Scope 1 and 2 targets are stricter than scope 3 targets as companies have more control over them and thus have a direct reduction potential. Targets should be formulated in a “near-term” (timeframe of five to ten years) or in a “long-term” (target reached by 2050) scenario to set a clear scope of when targets should be met.

Defining measurable targets using the science-based target setting tool

To start setting targets using the science-based target setting tool, some data input and classification is required. Each user of the tool is asked to specify the exact mode of transport, including the vehicle type for road transport or the vessel type for maritime transport. A baseline year must be selected which will be used as a reference point for the reduction efforts, as well as a target year indicating when the targets are to be achieved. Information such as transport activity and respective GHG emissions must be available for the baseline year. In the target-setting tool, emissions are then split into Well-to-Tank (WTT) and Tank-to-Wheel (TTW) components. Figure 2 provides an overview of the needed input parameters, key outputs as well as factors considered and not considered (boundaries) in the calculation.

Modeling parameters for science-based target setting
Figure 2: Modeling parameters for science-based target setting

Finally, the tool calculates the anticipated transport activity in the target year based on average sector or customized growth rates. Once all required data has been added, the tool determines the GHG emission targets, based on the available sectoral global carbon budget. It then provides three main outputs based on the two climate scenarios (1.5°C for scope 1 and 2; well-below 2°C for scope 3 GHG emissions).

Exemplary tool output for science-based reduction targets for “Heavy freight trucks”
Figure 3: Exemplary tool output for science-based reduction targets for “Heavy freight trucks”
Exemplary tool output for science-based reduction targets for “Maritime – General Cargo (DWT) > 20,000, Scopes 1, 2 – 1.5°C target”
Figure 4: Exemplary tool output for science-based reduction targets for “Maritime – General Cargo (DWT) > 20,000, Scopes 1, 2 – 1.5°C target”
Exemplary tool output for science-based reduction targets for “Maritime – General Cargo (DWT) > 20,000, Scope 3 – well-below 2-degree target”
Figure 5: Exemplary tool output for science-based reduction targets for “Maritime – General Cargo (DWT) > 20,000, Scope 3 – well-below 2-degree target”

How to ensure a precise database for setting sustainability targets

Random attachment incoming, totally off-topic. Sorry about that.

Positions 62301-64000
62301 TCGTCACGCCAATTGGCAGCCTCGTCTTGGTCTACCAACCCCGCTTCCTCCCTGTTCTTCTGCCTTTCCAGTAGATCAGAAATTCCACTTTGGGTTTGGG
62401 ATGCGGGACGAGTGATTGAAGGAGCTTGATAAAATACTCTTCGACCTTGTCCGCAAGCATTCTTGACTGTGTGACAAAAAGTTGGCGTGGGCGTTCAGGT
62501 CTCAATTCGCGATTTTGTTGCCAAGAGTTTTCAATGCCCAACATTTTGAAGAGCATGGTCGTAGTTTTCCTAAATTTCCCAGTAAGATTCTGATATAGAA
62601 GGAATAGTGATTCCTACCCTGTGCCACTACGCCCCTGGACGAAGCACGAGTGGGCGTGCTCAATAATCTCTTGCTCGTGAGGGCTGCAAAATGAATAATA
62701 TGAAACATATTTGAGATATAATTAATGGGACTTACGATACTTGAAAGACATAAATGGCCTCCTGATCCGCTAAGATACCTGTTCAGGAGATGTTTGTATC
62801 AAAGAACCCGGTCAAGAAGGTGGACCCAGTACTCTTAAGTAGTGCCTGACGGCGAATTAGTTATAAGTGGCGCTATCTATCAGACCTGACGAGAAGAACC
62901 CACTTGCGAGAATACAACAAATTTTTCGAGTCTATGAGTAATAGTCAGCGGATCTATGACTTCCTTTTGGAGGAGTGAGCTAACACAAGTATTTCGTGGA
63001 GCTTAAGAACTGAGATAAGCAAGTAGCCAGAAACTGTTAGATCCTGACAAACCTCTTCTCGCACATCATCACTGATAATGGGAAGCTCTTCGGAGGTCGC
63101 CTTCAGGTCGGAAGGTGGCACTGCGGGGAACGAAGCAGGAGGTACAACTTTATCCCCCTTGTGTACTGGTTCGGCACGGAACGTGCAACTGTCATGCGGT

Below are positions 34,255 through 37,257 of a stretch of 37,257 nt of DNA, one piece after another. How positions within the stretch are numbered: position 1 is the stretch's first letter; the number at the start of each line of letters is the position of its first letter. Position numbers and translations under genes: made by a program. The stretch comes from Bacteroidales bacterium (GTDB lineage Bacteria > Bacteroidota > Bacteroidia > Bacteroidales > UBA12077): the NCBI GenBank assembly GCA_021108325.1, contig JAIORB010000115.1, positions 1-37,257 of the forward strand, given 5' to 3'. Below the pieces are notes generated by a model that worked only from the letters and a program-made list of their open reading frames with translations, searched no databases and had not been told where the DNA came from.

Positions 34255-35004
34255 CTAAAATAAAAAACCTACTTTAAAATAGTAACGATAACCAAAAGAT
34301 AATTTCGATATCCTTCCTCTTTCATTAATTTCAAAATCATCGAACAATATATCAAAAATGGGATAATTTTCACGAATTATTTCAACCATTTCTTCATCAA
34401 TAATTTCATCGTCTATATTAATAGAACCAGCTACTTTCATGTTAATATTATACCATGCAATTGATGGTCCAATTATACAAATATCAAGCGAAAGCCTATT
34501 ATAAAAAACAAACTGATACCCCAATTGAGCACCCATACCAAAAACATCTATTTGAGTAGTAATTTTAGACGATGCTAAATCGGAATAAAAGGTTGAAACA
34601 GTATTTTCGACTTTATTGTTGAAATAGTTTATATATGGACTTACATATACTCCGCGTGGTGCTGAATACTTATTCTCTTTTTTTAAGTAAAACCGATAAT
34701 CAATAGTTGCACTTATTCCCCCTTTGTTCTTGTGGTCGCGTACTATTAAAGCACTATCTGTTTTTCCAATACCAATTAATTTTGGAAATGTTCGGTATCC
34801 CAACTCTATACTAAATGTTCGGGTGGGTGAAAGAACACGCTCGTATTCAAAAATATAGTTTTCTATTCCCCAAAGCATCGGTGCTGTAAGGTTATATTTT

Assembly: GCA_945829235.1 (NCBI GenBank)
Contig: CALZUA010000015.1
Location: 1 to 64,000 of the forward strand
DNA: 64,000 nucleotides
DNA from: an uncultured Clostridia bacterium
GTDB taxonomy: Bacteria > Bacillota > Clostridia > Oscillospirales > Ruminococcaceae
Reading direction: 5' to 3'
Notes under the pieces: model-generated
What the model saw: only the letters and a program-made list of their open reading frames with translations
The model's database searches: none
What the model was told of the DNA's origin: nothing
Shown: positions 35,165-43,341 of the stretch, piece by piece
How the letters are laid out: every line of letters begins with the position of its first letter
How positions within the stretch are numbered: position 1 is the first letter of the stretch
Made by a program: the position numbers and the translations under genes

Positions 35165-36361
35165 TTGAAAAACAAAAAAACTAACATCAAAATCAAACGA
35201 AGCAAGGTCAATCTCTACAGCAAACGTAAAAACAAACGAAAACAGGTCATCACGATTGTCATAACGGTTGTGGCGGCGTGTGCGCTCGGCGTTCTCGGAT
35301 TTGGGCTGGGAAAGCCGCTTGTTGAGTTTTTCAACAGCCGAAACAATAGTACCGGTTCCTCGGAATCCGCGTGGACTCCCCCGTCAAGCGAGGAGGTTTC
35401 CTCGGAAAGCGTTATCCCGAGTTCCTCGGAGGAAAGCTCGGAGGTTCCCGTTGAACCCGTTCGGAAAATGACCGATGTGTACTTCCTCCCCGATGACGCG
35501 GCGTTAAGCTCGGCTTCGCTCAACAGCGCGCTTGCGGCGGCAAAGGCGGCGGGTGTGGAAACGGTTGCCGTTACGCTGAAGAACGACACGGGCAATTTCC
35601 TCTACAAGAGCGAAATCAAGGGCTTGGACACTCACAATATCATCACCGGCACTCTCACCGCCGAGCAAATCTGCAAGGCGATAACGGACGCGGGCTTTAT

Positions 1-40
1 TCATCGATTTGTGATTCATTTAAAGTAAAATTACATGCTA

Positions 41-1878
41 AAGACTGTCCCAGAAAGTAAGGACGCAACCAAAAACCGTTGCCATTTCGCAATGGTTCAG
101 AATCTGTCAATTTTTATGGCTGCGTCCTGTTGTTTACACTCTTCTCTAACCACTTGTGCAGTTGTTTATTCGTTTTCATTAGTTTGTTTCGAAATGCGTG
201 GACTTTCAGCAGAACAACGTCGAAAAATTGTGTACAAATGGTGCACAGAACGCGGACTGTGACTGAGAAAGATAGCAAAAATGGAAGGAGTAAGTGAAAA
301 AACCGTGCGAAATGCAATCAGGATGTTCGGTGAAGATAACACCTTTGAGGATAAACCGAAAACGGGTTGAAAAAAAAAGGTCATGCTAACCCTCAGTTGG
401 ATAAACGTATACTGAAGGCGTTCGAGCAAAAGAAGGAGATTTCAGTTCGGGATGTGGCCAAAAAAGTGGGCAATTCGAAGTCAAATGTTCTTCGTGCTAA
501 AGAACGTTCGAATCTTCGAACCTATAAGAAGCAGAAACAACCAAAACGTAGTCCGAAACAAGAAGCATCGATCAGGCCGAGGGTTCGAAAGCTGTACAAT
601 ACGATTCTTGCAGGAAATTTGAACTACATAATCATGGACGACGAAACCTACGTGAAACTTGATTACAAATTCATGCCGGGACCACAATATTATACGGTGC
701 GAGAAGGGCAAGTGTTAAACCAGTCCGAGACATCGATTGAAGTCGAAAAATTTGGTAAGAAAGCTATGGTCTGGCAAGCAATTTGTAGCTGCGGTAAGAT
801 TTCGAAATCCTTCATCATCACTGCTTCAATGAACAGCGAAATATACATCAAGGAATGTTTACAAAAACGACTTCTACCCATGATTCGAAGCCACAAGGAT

The science-based target setting tool is useful for defining measurable sustainability goals. However, there are some preconditions that must be met to use the tool effectively and define measures that are realistic and compliant. For example, the defined target is only as accurate as the data available for the set baseline year.  If a transport and logistics company does not yet have sufficient insights into its yearly transport activity and the resulting GHG emissions, the baseline on which all calculations are based on might not be correct, leading to a ripple effect of inaccuracies. Furthermore, while defining tangible decarbonization targets is a great opportunity and starting point, achieving these targets by effectively lowering transport emissions is a whole new ballgame.

An emissions management platform like shipzero can help to define the baseline emissions with the required granularity as well as considering the relevant Transport Operational Categories (TOC) and methodological standards (ISO 14083, GHG Protocol). This data can be used as a valid entry point for defining targets using the SBTi model. Once targets have been defined, shipzero enables companies to determine customized decarbonization pathways, taking latest insights into promising industry developments, regulatory boundaries or incentives and the company’s transport mix into account. By providing sensitivity analytics on measures such as low and zero-emission vehicles, changing modes of transport, using alternative fuels, improving transport operational efficiency or a combination of the above, shipzero supports companies in selecting the most realistic and effective scenario for the cost-effort-impact.

Total emissions intensity reduction by contributing decarbonization levers
Figure 6: Total emissions intensity reduction by contributing decarbonization levers


Science-based target setting is a valuable tool for defining tangible decarbonization goals once a certain data base and degree of CO2 transparency has been established. It is questionable whether science-based target setting is suitable as a very first step in a company’s decarbonization journey as targets might be calculated based on unrealistic average values. In general, a combination of both seems most useful for steering transport and logistics companies towards low-emission operations: an emissions management platform for calculating emissions compliantly and identifying decarbonization measures, and guidelines like those from The Science Based Targets initiative for defining tangible long-term goals that are in line with global climate agreements.

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Bentje Lefers - Commercial Director

Bentje Lefers

Commercial Director